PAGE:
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Paperback St. Peter's Finger Book

ISBN: 0747402523

ISBN13: 9780747402527

St. Peter's Finger

(Book #9 in the Mrs. Bradley Series)

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Format: Paperback

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Book Overview

This description may be from another edition of this product. This is a vintage murder mystery. Rediscover Gladys Mitchell - one of the 'Big Three' female crime fiction writers alongside Agatha Christie and Dorothy L. Sayers. Mrs Bradley, renowned psychologist...

Customer Reviews

2 ratings

Death by Drowning Again

After reading the author's mystery Speedy Death (Black Dagger Crime Series), I wasn't sure I even wanted to follow up on her other books. Speedy Death, however, was one of the earliest if not the earliest of the works by Gladys Mitchell (dated to 1929), so I decided to read St Peter's Finger, written almost ten years later, to see if her style had matured. What a difference a decade makes! While the murder is rather straight forward and most of the book is red herrings, the characters are much more individually defined and interesting than in Speedy Death. I especially enjoyed Sister Bridget and her little mouse. Mrs. Beatrice Lestrange Bradley, although still described in very disparaging terms, has become more like the witty and provocative Mrs. Adela Bradley of the TV series The Mrs. Bradley Mysteries - Series 1 (Speedy Death / The Mrs. Bradley Mysteries) I enjoy so much, and therefore a more sympathetic character. Unlike the previous book, this one includes the chauffer George and his frequent observations which make the dynamic duo of the film series so piquent. The dialogues are in keeping with the various personalities, and while some of it seems a little stilted, it's probably no more so than it would be with a real person of the same kind in real time, and no more postured than some of the comedic characters of Noel Coward's plays Blithe Spirit, Hay Fever, Private Lives: Three Plays which can be very entertaining. Sometimes people just are affected; they attempt a persona, and their speech reflects it. The setting is much more particularly described and renders it vividly in the reader's imagination in this volume; there was none of the "stage set" feel as in Speedy Death. I was amazed by the author's very detailed depiction of the convent, its guests and inmates. I felt she was describing a setting and individuals that she actually knew, which is how novels should be. Good ones, anyway. I was still not quite as satisfied with the mystery itself. It seemed that the author had gotten a better handle on her story telling but still hadn't quite got a grip on the ins and outs of a well designed murder. She is definitely not an Agatha Christie; the latter came up with so many different ways of murdering people, I got to wondering if she'd ever run out of them! This is the second death by drowning, and I wonder if drowning was the author's personal bugaboo. Ms Mitchell does, however, seem to have approached Carter Dickson, The Arabian Nights Murder/a Dr. Gideon Fell Mystery, also known as John Dickenson Carr,The Judas Window: A Sir Henry Merrivale Locked Room Mystery (A Rue Morgue Vintage Mystery) for the locked door---or in her case, the unlocked door---mysteries. Definite improvement. I look forward to reading others in the series.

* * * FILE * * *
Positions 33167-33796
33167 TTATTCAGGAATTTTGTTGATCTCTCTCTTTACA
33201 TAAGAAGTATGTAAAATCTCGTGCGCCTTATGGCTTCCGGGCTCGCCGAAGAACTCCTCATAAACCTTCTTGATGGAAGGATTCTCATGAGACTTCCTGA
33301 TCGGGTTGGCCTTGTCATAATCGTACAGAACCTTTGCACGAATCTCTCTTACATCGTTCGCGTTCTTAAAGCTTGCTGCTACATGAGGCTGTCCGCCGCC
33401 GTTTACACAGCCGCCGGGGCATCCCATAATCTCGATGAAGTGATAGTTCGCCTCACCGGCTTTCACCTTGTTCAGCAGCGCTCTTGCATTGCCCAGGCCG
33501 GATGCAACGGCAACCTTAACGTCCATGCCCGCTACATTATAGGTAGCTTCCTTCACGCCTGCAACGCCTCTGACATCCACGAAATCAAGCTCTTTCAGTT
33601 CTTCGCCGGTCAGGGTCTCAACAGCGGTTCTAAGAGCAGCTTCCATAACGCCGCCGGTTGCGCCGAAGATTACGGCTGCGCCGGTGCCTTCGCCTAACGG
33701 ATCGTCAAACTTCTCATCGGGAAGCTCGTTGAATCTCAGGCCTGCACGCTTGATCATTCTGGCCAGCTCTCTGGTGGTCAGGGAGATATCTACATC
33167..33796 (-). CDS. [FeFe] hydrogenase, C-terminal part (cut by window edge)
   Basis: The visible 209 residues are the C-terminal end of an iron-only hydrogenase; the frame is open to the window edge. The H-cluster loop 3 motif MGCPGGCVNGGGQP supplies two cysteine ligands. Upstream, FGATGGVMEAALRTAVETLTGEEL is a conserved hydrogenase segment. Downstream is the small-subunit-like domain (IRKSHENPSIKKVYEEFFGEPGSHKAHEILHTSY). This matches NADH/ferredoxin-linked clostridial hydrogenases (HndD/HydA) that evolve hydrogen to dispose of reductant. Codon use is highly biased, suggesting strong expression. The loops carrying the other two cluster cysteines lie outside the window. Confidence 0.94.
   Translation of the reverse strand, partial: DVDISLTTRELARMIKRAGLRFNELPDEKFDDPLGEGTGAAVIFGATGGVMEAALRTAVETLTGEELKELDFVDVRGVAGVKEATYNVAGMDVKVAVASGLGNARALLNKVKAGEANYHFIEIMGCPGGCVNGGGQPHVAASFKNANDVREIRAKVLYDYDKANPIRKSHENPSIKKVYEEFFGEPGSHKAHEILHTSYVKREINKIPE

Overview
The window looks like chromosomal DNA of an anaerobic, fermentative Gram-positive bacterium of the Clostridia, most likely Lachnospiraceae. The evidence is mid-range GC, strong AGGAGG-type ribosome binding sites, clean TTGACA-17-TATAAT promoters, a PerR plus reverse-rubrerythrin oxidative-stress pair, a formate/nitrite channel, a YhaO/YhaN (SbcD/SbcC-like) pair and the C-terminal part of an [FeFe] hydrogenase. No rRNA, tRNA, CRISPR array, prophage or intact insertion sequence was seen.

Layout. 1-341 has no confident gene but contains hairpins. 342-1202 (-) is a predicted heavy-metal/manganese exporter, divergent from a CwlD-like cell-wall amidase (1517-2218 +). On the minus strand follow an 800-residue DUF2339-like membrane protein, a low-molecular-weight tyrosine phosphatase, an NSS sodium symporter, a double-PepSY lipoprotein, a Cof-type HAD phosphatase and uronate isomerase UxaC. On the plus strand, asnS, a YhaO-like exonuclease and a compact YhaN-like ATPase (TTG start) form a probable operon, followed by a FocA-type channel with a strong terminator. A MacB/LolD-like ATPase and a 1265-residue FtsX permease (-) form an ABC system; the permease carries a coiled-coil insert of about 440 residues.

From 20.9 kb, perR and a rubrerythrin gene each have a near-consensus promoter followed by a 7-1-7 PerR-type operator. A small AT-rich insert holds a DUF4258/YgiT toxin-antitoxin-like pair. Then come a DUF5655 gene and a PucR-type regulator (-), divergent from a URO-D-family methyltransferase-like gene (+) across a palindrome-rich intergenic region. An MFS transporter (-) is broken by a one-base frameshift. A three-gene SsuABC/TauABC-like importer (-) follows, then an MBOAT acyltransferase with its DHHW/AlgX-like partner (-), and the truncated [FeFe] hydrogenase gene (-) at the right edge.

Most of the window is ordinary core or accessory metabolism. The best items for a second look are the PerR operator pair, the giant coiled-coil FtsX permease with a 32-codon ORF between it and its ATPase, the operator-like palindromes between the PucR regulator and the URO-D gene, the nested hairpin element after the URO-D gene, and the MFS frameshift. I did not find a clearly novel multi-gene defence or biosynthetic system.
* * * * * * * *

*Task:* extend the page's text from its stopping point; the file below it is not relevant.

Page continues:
Smile Sweetly, Gentle Sisters ... and Kill!

The story is set in a convent, dealing, once more, with death by drowning in a bathroom - though not with the same denouement as "Speedy Death" or "Death at the Opera." The victim is the child heiress to an Irish-American millionaire, whose two other heiresses are also at the convent-school. Despite the fact that the school is a convent, the children are not annoying, though there is a trifle overdose of sentimentality, but the incidents and the story are interesting and well-told, with the search on the cliff especially well-done. There is a good grasp of psychology, with one of G.M.'s best-depicted psychological portraits. Not a cosy, despite the fact that all of the characters (with the exception of Mrs. Bradley (the eldritch detective)'s son, her chauffeur, and a priest) are women. In short, good atmosphere, good detection, but a bit too much sentimentality for my taste.
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